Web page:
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Open Those Gates Already

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How search-engine friendly are the Top 100 U.S. newspapers on the web? Not enough. Almost a third are are fully gated, with 26 requiring sign-ups to access all content freely and three requiring paid subscriptions (see recent Bivings study). Unfortunately, these gates typically prevent search engines from finding news too.

Of course, some papers like the NYTimes.com have organic search under control. VP Marshall Simmonds has enabled crawling of gated content, so Google and Yahoo make their pages available. When visitors arrive at paid pages like archives, they see abstracts first. Last week, there were rumors about dismantling the paid TimesSelect service. If that happens, the well-regarded columnists would have no trouble attracting more traffic and interest.

However, I'm betting that most of the remaining newspapers with sign-ups aren't up to snuff. Are they enabling search engines to crawl their content and pages? Are they creating appropriate site maps and topic indices? Not that I can easily see. Even if visitors have to log in, these newsworthy resources should be indexed and searched today.

Still I have to ask: why are so many papers requiring sign-ups anyway? That commonplace "we need to profile our visitors for advertisers" answer seems a little lame these days. Instead look at some free metrics, check out specific interests from click streams, and see what new search queries emerge. These sources seem better than self-reported, incomplete data from visitors who just want access, now.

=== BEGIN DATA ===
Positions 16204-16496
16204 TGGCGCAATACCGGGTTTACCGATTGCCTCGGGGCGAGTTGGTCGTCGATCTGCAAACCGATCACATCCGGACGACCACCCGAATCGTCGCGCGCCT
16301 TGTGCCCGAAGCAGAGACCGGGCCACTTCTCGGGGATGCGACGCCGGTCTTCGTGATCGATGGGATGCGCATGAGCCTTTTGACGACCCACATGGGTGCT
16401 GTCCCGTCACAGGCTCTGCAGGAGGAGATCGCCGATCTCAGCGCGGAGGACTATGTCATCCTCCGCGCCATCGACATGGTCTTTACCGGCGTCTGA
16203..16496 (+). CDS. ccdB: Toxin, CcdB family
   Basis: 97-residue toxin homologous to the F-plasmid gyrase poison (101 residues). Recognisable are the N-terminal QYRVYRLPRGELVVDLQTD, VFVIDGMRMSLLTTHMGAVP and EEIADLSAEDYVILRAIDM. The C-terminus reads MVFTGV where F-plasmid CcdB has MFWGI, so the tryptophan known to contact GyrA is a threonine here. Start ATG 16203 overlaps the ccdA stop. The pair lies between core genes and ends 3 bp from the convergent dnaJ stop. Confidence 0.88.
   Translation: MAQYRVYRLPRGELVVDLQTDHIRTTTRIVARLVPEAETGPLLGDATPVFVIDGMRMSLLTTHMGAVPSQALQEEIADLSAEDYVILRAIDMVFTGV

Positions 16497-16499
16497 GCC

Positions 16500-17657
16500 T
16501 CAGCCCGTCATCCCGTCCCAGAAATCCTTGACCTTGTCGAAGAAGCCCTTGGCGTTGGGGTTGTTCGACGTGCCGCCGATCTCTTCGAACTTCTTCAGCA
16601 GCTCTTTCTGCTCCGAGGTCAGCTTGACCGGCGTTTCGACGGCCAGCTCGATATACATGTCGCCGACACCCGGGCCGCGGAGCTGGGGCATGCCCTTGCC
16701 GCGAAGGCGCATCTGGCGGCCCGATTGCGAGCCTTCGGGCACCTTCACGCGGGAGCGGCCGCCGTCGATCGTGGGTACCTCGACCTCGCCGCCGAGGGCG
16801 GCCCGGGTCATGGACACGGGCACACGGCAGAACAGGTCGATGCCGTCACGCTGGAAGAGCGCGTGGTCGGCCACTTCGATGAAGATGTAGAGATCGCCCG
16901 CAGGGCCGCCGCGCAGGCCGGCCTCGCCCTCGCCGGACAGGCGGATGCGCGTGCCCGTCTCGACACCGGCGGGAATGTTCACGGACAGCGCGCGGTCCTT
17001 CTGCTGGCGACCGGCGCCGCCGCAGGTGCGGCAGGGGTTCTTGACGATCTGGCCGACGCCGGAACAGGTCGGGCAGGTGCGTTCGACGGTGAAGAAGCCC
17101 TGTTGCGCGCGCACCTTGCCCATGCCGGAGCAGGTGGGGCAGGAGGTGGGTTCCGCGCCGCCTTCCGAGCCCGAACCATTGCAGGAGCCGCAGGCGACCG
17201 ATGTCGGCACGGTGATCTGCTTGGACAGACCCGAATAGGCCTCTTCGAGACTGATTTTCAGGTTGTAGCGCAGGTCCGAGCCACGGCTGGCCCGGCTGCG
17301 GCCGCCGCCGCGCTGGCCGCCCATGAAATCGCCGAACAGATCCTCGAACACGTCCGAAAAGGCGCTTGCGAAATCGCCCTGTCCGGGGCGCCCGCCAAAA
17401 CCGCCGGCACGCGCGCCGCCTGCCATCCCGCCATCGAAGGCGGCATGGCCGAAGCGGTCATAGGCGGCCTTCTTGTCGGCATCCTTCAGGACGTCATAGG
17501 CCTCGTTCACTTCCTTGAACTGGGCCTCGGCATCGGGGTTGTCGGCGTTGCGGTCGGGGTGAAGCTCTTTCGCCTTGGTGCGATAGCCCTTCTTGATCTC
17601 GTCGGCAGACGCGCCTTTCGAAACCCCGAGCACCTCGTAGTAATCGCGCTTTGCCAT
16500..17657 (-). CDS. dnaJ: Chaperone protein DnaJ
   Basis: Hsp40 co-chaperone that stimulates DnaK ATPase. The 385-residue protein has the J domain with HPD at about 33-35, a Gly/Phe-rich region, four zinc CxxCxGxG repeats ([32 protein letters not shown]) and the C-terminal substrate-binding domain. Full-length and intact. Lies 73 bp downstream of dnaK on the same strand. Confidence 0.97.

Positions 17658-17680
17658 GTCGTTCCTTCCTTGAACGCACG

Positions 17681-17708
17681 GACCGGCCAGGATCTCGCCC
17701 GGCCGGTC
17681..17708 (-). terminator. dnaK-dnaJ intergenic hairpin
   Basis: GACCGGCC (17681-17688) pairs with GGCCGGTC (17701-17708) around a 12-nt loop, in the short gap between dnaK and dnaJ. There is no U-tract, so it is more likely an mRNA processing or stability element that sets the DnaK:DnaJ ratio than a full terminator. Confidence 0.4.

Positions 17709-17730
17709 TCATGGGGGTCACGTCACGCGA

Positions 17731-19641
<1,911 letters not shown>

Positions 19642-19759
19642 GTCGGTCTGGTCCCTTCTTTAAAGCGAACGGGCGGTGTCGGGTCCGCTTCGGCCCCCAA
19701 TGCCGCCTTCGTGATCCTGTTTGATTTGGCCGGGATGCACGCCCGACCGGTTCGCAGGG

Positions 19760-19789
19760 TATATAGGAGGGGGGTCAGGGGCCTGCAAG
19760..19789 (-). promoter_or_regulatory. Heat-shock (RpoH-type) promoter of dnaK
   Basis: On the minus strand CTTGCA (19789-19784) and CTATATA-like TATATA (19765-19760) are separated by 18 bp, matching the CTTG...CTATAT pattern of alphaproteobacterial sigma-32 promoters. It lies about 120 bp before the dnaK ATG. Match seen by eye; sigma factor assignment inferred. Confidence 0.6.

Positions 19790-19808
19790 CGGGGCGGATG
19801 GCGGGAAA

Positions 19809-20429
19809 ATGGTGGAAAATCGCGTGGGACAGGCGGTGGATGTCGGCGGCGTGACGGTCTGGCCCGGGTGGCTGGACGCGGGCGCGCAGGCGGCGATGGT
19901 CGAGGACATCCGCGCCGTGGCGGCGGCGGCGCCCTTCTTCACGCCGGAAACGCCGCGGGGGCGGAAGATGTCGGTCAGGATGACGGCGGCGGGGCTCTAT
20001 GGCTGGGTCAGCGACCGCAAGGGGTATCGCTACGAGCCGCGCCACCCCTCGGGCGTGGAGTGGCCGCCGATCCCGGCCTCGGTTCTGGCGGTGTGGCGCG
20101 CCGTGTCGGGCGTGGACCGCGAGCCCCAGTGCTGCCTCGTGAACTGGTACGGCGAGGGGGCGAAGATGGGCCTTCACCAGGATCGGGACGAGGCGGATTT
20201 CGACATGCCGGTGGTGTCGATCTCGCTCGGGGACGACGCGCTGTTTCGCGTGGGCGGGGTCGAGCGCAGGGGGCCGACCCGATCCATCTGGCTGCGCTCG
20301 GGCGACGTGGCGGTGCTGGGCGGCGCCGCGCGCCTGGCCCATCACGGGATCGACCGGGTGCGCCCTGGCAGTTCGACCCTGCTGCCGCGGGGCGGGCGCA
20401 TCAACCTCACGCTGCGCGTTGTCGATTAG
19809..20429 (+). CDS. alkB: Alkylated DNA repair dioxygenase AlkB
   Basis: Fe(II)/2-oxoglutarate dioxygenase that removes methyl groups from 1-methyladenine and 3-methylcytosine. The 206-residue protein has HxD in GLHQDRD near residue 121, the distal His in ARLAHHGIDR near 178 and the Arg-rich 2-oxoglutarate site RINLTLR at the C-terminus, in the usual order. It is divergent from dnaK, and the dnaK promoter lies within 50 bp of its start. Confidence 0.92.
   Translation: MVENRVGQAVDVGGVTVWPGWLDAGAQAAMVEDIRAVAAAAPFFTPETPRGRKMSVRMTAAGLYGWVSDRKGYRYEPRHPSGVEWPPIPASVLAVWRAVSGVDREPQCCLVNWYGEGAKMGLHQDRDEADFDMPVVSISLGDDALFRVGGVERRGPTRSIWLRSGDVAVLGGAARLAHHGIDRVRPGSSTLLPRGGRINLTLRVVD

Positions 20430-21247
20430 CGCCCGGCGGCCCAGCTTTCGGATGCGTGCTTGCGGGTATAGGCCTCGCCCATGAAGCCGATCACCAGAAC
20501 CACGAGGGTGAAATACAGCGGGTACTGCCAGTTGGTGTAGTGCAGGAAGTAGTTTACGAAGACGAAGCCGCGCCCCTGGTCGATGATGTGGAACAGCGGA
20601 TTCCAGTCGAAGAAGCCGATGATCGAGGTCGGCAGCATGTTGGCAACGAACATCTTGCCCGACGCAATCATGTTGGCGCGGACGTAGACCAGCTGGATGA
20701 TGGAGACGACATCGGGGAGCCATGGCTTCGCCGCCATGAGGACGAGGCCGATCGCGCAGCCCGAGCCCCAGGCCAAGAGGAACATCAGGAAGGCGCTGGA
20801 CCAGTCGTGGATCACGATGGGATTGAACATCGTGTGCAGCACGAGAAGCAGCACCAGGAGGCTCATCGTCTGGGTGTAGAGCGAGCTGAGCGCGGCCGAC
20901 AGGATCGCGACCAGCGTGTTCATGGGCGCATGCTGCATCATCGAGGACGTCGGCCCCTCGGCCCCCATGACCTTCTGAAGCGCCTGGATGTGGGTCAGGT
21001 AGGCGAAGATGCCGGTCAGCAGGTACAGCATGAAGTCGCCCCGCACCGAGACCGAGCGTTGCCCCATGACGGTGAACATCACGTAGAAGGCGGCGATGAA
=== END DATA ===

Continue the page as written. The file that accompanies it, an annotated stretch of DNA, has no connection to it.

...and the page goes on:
Meanwhile, the largest online newspapers accelerate their efforts to open gates. Publishers with paid access are about to risk current revenue because they project more traffic and revenue downstream. Analyst Henry Blodget thinks it's a winner for NYTimes.com and WSJ.com to run free, if the AOL transition tells them anything. Meanwhile, Pearson continues to mull all FT.com options, in their competitive ad battle with the Journal.

Sure, these largest papers have the advantages of size, resources and online authority. They don't present an apples-to-apples comparison with the local papers. Still their recent willingness to consider risks should send a strong message to their counterparts. While the Top 100 papers have distinct challenges, they are able to attract local and thus highly valuable visitors. It's worth a little time and effort to think about search optimization.

Are any webmasters or developers reading this posting? Start by opening access to the search engines, please. Let the robots in, but make sure there's a "noarchive" metatag if you have gates. Try some site mapping, to expose more hierarchy and content to the crawlers. Check out the forums, and ask specific questions there.

The Top 100 papers are investing in so many areas, including content, video and even user-generated elements. It's the least they can do, to return to a few SEO basics: attract more visitors and spur online growth.


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